The moshava as it was continued to grow in 1934, when the first ship of illegal immigrants carried 350 to Netanya's shoreline. These operations continued until 1939, with over seventeen ships landing near the city, being aided by the residents of Netanya. Whilst flourishing agriculturally, 1934 saw the city diversify with Primazon opening the first factory there, producing fruit and vegetable preserves. Following this, the first industrial zone was set up, whilst the Shone Halahot Synagogue was built and the Bialik School inaugurated; as the settlement continued to grow, 1937 saw a cornerstone laid for a new commercial center and the connection of Netanya to the Tel Aviv-Haifa road. In 1940, the British Mandate government defined Netanya as a local council of which Oved Ben-Ami was elected head of. Expansion continued after this point. In 1944, Netanya had a population of 4,900; the first high school in Netanya opened in 1945. During the Jewish insurgency in Palestine, the Jewish underground group Irgun launched a number of attacks against British military and police forces in the Netanya area.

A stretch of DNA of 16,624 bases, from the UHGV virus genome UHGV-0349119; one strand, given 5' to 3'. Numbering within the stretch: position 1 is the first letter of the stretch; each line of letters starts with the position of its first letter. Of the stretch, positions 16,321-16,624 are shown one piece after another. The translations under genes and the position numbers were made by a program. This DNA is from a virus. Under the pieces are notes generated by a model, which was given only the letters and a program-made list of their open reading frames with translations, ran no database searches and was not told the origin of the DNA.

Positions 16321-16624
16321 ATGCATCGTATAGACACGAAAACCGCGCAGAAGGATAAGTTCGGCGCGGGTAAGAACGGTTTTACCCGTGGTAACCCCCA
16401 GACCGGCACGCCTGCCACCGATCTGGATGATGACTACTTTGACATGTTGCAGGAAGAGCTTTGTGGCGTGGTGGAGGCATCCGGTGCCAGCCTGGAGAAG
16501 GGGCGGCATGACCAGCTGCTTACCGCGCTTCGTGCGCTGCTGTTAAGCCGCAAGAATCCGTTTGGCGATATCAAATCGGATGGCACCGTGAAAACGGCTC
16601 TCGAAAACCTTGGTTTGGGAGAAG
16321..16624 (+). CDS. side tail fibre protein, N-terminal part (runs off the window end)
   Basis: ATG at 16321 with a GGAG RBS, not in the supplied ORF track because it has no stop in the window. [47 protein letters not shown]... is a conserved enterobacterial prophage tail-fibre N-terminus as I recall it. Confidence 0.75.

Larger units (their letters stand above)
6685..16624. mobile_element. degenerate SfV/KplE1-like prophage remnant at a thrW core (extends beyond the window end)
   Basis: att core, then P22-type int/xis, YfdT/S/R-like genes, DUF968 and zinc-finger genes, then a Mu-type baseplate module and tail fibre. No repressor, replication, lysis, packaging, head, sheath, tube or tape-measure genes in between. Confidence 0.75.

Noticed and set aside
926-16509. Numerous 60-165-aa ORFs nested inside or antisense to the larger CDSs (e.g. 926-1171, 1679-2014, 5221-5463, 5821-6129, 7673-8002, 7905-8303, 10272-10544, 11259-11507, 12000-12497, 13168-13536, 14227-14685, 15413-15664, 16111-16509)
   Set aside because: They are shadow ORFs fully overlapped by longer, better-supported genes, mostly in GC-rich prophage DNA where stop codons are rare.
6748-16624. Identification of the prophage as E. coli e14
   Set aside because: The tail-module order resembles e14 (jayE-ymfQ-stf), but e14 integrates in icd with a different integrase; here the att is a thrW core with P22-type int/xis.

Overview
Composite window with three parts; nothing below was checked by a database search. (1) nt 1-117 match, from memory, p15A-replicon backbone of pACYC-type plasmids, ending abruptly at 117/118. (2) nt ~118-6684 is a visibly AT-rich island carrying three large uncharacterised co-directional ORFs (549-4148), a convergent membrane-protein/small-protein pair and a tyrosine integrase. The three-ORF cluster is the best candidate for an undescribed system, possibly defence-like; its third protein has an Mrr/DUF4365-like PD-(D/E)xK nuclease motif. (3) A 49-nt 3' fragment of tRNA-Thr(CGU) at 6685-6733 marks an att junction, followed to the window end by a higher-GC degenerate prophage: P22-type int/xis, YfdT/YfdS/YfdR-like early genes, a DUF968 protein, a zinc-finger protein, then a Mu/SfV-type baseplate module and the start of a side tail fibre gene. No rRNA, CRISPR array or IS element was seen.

The town itself was a bastion of support for the Irgun. The most infamous incident happened in what became known as the Sergeants affair. After three Irgun fighters had been sentenced to death by the British, the Irgun abducted two British sergeants on a Netanya street, hid them in an abandoned factory; the British responded by declaring martial law and placing Netanya and the surrounding area under curfew. The British Army did not find the sergeants. After the three Irgun fighters were hanged, the Irgun hanged the two sergeants in the factory and re-hanged and booby trapped their bodies in an orange grove. In November 1947, an Egged bus which left Netanya for Jerusalem was attacked in Petah Tikva. In 1948, following the withdrawal of British forces from Netanya and the 1948 Arab-Israeli War, a large military base was established in the city. On December 3, 1948, after fighting in the area had calmed down, Netanya was designated a city, the first city to be designated in the newly established State of Israel.